Photographer and film maker Lalage Snow published a series of photos that she shot while working on location in the area of Kabul, Afghanistan. The 8-month-long project entitled We Are The Not Dead features portraits of British soldiers based in Helmand province. To produce the series, Snow shot three separate photo panels – a triptych –representing a moment in time before, during, and after their deployment. Her work captures more than the mere facial expressions of the men, but also their apparent physical changes, which she documented to have occurred over a time period of less than a year. Snow’s composition effectively captures their transformation and offers a dramatic representation of how stress is embodied as a result of living and fighting in a war zone. In many of the photos it is the soldiers’ eyes that haunt us, as they betray something of a sense of their physical and emotional state, which appears deteriorated not unlike the soiled uniforms that hang on their bodies.[follow the link to view more photos in the series: http://www.mymodernmet.com/profiles/blogs/lalage-snow-we-are-the-not-dead].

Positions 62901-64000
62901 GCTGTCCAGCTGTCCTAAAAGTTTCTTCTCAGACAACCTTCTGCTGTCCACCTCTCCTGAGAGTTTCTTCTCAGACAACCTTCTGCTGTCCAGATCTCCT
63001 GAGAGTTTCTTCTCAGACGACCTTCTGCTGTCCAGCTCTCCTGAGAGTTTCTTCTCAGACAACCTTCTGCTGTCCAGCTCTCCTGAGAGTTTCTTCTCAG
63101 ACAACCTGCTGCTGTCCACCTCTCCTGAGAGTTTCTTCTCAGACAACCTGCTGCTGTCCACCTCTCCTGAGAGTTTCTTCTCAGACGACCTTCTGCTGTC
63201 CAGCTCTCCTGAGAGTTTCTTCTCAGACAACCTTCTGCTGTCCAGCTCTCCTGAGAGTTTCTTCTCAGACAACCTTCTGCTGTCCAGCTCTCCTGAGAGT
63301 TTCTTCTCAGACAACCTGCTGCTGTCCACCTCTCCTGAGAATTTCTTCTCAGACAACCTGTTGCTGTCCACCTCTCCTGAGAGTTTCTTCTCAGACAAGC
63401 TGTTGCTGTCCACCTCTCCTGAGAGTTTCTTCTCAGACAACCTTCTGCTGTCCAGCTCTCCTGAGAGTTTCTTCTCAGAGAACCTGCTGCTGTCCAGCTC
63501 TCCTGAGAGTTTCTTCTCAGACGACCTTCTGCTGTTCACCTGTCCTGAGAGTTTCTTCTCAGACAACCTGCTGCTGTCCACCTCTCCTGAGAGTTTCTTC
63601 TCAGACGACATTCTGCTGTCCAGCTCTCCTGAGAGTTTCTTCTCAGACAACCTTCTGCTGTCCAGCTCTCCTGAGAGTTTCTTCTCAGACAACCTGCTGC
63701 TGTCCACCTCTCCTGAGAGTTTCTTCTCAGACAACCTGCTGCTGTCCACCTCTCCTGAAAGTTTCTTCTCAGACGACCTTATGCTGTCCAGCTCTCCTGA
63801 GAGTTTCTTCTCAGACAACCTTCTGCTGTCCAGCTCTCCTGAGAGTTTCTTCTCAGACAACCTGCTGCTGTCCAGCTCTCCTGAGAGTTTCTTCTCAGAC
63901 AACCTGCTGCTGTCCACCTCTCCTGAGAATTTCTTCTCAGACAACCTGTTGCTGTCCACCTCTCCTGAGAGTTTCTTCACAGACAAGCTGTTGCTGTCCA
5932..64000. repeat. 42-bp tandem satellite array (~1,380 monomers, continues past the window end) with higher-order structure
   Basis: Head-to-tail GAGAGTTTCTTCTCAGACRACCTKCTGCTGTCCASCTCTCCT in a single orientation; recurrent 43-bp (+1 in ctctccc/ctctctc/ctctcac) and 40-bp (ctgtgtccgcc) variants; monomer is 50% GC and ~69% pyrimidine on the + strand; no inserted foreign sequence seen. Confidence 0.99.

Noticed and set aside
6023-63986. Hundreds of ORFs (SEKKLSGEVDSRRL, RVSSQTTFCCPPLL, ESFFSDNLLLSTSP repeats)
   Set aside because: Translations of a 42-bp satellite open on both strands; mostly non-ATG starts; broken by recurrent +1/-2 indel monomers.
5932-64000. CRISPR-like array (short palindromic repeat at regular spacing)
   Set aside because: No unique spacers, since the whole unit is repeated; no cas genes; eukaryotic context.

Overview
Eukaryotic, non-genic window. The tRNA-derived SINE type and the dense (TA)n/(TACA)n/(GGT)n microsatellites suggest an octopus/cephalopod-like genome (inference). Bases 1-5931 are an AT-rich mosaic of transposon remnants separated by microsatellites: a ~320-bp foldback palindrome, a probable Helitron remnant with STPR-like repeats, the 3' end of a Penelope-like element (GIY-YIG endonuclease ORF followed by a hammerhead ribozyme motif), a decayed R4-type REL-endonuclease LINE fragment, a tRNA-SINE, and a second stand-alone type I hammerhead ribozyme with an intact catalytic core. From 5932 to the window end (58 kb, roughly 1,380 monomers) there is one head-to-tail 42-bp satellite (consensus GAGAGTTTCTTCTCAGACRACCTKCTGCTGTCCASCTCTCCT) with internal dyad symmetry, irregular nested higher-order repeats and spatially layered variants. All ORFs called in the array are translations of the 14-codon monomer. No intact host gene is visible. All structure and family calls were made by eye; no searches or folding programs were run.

According to author Elaine Scarry (1985) war is “the most radically embodying event in which human beings ever collectively participate.” (Scarry, p. 71). This particular series employs what is essentially a form of graphic art to demonstrate how war is potentially embodied. Please take a moment to look at the entire series of photos and offer your thoughts about what you see in the photos. Do you see evidence of an embodied physical change? If so, describe what you see.